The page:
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What I Don’t and Do Know about the Coronavirus

March 16, 2020


Yesterday, our clinic’s medical staff held another meeting to debrief about the coronavirus. The intent of the gathering was to review the state of the pandemic, presenting symptoms, triage protocols, and the proper use of personal protective equipment. As my colleague Dr. Johnson (not his true name) capably walked us through the complex, multi-step process of “donning and doffing” our gowns, masks, face shields, and gloves (as well as demonstrating with a swab up his nose how to acquire the nasopharyngeal swab for the COVID-19 PCR diagnostic test), I began to wonder: What do I really know about this virus and our very human reaction to it?

Less than I think. And I, like you, have questions. Lots of questions. And I bet they’re very similar to yours.

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With respect to the disease itself: while there are websites (most notably from Johns Hopkins University) tallying the number of confirmed cases, hospitalizations, and deaths attributable to COVID-19, what is the true denominator?

In other words, how much greater is the incidence of disease when considering the unreported cases (those who stay home and have mild-moderate illness) and as a result, how much lower than two percent is the true mortality rate?

  • How much will the mortality rate increase—not due to untreatable illness but to lack of access to proper hospital beds and ventilatory support?
  • What is the likelihood that this virus will mutate?
  • Will those who recover from illness be truly immune going forward?
  • Why (thank God) is this illness less consequential for children and young adults?
  • Will collective efforts to minimize travel and group exposure curtail spread and bring this pandemic to a quicker conclusion?
  • In the midst of short-term economic chaos, what is the likelihood of and timeframe for long-term recovery?

I don’t know. Some of these questions will simply require more research, while others will demand patience and time as the pandemic continues to unfold.

But then, I got to thinking more deeply about our human reaction:

  • Why do some people steal masks and face shields from clinic and hospital supplies?
  • Why do certain people clear the shelf of toilet paper and Children’s Tylenol?
  • What makes one person dismiss advice on self-quarantining and expose hundreds—if not thousands—of unsuspecting contacts to the disease?
  • What makes people so opinionated and irate about the management of an unprecedented (in our lifetime) infectious event?

Again, I don’t know. A lot of it is fear of the loss of control. We each carry degrees of anxiety surrounding the well-being of ourselves and our loved ones. We have a sniffle or a cough and immediately think the worst. We see others selling stocks, hoarding toilet paper, and calling for testing and, consequently, wonder if we should be doing the same.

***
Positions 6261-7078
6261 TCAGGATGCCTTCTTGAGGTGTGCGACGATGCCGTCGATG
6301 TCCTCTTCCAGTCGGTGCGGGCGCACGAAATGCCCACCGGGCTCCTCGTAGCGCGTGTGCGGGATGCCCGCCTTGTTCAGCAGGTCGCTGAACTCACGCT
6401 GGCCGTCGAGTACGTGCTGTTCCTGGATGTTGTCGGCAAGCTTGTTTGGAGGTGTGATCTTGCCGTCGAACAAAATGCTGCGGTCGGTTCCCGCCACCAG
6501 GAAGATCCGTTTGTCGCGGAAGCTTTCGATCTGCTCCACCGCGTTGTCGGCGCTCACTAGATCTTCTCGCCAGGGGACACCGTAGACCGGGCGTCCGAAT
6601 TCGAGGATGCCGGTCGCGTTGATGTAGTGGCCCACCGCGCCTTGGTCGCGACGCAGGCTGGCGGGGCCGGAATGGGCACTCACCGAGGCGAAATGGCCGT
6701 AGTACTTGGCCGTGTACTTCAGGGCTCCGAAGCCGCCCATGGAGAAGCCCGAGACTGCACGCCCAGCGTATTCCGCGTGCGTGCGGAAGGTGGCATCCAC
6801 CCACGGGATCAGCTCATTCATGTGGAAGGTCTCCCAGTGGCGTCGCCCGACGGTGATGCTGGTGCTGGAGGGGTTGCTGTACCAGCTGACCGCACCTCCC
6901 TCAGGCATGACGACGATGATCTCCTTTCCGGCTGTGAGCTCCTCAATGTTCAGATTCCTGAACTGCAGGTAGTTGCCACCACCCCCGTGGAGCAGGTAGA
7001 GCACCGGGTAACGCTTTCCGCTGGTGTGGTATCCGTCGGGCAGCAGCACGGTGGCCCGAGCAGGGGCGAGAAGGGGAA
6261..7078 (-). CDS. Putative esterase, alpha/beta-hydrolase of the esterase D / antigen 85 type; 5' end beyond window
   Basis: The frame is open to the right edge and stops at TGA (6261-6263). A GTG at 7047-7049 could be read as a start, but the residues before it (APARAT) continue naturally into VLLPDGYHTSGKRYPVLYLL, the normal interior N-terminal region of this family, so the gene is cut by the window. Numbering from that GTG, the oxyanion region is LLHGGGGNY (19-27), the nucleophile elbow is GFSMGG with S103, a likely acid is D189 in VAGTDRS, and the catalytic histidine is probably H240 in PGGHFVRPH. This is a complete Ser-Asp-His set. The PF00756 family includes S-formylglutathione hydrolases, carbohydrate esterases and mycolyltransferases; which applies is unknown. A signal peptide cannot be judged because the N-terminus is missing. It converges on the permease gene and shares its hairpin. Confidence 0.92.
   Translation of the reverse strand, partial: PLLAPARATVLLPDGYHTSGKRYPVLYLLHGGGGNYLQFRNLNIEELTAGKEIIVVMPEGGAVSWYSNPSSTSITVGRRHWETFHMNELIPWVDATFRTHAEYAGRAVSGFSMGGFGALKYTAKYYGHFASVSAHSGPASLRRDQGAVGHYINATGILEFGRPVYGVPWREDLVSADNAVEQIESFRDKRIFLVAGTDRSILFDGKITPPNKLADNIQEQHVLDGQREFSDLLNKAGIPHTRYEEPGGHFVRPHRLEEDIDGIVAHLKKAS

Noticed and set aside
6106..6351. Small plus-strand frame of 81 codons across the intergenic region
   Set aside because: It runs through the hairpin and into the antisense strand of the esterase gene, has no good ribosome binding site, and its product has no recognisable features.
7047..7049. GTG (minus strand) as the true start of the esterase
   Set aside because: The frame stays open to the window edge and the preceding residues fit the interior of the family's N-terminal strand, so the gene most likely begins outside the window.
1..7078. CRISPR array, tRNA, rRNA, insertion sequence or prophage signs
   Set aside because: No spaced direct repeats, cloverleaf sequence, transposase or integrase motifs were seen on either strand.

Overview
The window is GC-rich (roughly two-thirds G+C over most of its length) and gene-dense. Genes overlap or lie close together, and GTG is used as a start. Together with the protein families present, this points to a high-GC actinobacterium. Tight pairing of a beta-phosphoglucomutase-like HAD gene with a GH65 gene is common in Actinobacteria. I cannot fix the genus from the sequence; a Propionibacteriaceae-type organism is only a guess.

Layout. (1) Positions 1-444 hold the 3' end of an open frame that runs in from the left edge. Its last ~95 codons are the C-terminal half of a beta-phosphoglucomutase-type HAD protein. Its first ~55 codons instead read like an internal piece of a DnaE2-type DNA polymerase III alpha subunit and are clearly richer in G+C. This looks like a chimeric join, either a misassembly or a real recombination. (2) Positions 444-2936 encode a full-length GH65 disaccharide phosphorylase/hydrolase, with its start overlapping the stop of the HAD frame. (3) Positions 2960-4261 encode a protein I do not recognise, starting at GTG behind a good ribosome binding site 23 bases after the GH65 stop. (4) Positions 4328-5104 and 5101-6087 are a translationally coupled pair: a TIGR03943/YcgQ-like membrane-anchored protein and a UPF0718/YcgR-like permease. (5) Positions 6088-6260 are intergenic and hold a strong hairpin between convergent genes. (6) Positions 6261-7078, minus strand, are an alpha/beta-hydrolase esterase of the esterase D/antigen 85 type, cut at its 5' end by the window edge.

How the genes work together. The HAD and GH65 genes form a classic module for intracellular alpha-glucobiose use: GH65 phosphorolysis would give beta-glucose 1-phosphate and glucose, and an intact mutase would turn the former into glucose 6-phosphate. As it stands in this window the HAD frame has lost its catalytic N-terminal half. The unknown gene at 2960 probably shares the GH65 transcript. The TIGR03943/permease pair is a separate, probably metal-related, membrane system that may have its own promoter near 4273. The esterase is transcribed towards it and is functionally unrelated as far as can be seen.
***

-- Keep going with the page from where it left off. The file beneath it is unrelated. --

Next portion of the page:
But here is what I do know, and I hope you know similar things:

  • I know that when I went to my local convenience store this morning, the cashier smiled and double bagged my purchase so it wouldn’t bottom out in the parking lot.
  • I know that a patient ill with presumed coronavirus called me about next steps because he didn’t want to endanger his family or the public.
  • I know that my medical assistant shows up every day and is eager to help my worried patients.
  • I know that someone is still ensuring that my mail is coming, my electricity is on, and my water is still working.
  • I know that my financial planner has emailed me and countless others many times counseling us to hold tight and take the longer view.
  • I know that my wife kissed me good morning, my one daughter smiled as I quizzed her on cellular organelles, while the other grinned while discussing her science project on rotting pears.
  • I know that they love me forever and without condition.
  • I know that though Mass does not offer the Precious Blood and we don’t pass the peace, we are still in the presence of Christ and we are still bound to our brothers and sisters.
  • I know that people are praying hard and I know that prayers will be answered.

Jesus is no stranger to suffering. And when he promises us that he is with us until the end of the age, or that worrying will not change a hair on our head, he means it.

When St. Paul, knocked blind off his horse and onto his keister tells us, “For I am convinced that neither death, nor life, nor angels, nor principalities, nor present things, nor future things, nor powers, nor height, nor depth, nor any other creature will be able to separate us from the love of God in Christ Jesus our Lord” (Rom. 8:38-39), he knows what he is talking about.

G.K. Chesterton once reminded, “Hope means hoping when things are hopeless, or it is no virtue at all. And faith means believing the incredible, or it is no virtue at all.”

Our situation with the coronavirus (or otherwise) is never hopeless or incredible (in the truest sense of the word) as long as Christ is our King.

Over the last few days as the coronavirus drew ever nearer to my community, a fragment of a Robert Frost poem kept coming to my mind:

Sea waves are green and wet

But up from where they die

Rise others vaster yet

What do I know about the coronavirus?

I know that it too shall pass—and in its wake shall rise the vastness of God’s love, mercy, and recovery.